A day after the mass stabbing at the Lone Star-Cy Fair campus, it appears that all 14 victims in Tuesday's attack will recover. According to Lone Star-Cy Fair President Audre Levy, seven of the victims have already left the hospital, and the four with the worst injuries have stabilized and been moved out of intensive care.
"All of the victims are okay," Levy said at a press conference Wednesday morning. "Last night seven of the ones that were taken to the hospital were released. Today the others that were under intensive care, from all the information that has been given to us, they all are out of intensive care."
The 14 individuals assaulted -- there's still no confirmation as to whether they were students or staff, or whether 20-year-old Dylan Quick targeted them purposefully or haphazardly -- all received injuries from Quick's razor utility knife, a type of brand made by the X-acto knife company.
According to Harris County Sheriff Adrian Garcia, who noted that Quick was apprehended by the campus's police department four minutes after reports first came in, a second "precision knife" was found in Quick's backpack.
Still, 24 hours after Quick decided to attempt the second high-profile assault on a Lone Star campus in 2013, there's little indication as to what set him off. Having worked a year at the campus's library, Quick was, by all indications, both a model employee and a model student. While the sheriff noted that Quick admitted to having had "fantasies" since he was a child about stabbing others, and that he had been planning this assault "for some time," Garcia said investigators had yet to determine why Quick selected Tuesday as the day of his assault, why he selected his school or what would have prompted such an attack.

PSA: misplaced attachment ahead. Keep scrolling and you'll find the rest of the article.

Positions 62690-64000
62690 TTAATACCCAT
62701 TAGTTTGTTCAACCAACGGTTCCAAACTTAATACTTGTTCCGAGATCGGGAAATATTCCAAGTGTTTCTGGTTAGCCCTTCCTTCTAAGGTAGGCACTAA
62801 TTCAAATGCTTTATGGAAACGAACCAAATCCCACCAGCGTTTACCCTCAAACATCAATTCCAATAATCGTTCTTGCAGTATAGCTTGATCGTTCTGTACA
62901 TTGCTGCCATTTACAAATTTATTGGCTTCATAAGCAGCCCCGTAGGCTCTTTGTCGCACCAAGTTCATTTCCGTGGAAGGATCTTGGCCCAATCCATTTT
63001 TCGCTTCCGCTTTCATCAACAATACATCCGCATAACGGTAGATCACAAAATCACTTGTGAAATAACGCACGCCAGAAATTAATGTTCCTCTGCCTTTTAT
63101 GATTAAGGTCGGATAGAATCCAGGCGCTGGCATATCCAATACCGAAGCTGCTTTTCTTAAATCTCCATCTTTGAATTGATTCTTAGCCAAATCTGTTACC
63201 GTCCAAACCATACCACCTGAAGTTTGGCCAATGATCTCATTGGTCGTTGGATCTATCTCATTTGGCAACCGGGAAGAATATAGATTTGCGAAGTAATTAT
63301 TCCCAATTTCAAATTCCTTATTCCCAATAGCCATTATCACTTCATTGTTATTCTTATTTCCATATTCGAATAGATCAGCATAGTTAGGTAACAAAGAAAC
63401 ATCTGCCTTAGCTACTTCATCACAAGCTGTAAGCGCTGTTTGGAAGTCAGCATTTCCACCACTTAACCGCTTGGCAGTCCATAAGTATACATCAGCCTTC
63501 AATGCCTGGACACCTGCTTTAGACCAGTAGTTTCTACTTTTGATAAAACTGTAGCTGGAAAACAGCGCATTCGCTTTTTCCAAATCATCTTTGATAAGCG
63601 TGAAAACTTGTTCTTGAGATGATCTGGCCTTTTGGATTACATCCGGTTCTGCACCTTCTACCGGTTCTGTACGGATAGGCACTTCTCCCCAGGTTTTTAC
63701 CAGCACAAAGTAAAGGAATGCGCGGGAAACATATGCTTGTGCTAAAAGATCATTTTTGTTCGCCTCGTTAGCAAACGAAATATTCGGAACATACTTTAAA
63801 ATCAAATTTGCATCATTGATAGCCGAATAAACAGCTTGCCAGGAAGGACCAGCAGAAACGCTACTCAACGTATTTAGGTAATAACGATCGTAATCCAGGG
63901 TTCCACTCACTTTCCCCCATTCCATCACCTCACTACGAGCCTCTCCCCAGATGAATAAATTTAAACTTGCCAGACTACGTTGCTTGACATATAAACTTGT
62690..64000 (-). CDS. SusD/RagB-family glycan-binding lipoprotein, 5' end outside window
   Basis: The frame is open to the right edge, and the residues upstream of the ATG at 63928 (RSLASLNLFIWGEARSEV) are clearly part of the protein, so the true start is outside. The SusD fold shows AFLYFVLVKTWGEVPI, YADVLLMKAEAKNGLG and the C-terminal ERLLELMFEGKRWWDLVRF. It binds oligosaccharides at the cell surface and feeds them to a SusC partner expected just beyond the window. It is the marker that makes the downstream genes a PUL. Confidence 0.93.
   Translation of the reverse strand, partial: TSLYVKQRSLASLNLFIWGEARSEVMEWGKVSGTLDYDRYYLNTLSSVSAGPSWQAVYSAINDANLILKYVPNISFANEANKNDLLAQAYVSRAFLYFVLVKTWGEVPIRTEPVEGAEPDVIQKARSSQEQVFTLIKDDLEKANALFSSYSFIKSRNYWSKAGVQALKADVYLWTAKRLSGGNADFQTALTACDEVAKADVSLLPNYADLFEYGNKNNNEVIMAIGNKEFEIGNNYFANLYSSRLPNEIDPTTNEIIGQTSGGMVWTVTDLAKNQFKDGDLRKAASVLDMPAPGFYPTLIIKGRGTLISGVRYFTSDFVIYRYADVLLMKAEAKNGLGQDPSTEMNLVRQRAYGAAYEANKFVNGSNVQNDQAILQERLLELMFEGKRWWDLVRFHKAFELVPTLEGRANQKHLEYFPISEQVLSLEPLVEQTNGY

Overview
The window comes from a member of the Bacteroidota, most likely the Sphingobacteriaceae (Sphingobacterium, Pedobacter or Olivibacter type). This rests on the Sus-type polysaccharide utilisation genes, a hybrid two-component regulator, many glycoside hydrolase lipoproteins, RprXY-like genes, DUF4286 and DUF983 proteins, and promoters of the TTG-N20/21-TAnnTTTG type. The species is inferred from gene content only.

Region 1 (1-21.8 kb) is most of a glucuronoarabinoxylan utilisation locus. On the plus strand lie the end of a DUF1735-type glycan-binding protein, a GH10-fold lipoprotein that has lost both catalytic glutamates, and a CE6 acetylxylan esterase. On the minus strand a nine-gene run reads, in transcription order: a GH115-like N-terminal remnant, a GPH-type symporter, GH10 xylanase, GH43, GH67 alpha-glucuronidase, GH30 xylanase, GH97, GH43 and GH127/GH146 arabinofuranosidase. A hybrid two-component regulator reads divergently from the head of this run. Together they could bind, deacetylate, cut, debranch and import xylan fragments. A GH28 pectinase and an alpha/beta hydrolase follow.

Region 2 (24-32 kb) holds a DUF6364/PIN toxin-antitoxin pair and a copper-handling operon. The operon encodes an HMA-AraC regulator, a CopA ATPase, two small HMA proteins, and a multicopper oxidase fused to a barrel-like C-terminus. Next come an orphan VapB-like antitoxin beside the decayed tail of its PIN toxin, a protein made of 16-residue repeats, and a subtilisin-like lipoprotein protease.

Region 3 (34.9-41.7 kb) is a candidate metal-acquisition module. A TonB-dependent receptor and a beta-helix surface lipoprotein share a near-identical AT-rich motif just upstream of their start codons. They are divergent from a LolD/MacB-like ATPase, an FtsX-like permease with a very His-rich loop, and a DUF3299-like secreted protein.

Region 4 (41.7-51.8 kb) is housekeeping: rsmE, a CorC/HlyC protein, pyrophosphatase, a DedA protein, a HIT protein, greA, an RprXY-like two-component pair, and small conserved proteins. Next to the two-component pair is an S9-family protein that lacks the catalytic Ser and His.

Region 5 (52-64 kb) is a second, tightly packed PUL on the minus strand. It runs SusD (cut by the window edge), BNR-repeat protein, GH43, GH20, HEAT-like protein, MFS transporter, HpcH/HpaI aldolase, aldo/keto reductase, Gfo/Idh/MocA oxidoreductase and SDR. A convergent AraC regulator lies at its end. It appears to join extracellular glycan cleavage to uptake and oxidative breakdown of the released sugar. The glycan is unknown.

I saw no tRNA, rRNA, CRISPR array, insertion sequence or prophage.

"He has shared with us that he has had fantasies about stabbing people since the age of eight," said Garcia, who said that he had yet to see any substantiated allegations of bullying against the young man, who was born hearing-impaired and had received cochlear implants. "He did share that he has been planning this event for some time. We don't know what 'some time' means, and all we know is exactly what I've said."
Garcia noted that Quick has thus far been very "matter-of-fact" with investigators and has been forthcoming in the aftermath of the attack.
"You may be wondering what his state of mind was, how he comported himself as our investigators interacted with him," Garcia said. "The description given is that he's been matter-of-fact, that he has understood all the questions provided to him, that he has been interacting well with investigators and that he has just been very forthcoming with the information I've shared with you.
While reports initially surfaced yesterday of a potential second attacker, Garcia said the campus's video surveillance system helped his office confirm that Quick was the lone attacker on campus.
"Part of our ability to quickly respond and understand what we had...yesterday, was the fact that we had reliable video surveillance that was provided to us by Lone Star College, that helped us understand that we had one actor and one actor alone," Garcia said. "We still initiated the precaution and the response to search all the facilities, principally to look for any victims. But we feel comfortable that we were looking for one actor."
There was some question as to the lag between the initial reports of the assault, which came at 11:13 a.m., and the first campus-wide alert at 11:30, which went out to the 7,000 students on campus. According to Levy, the administration sent the alert only when the possibility surfaced that a second attacker might exist. The president downplayed any concerns that the lag time was unacceptable.
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"That situation was unique in the fact that we had already apprehended the individual," Levy said.
According to Garcia, a tipster notified the Harris County Sheriff's Office that certain language used within a chat room -- when and where were not disclosed -- resembled the details of Tuesday's attack, which occurred on both the first and second floors of the campus's Health Science Center. Quick's computer, among other materials, has been confiscated from his home.
Quick is currently in custody, and has been charged with three counts of aggravated assault.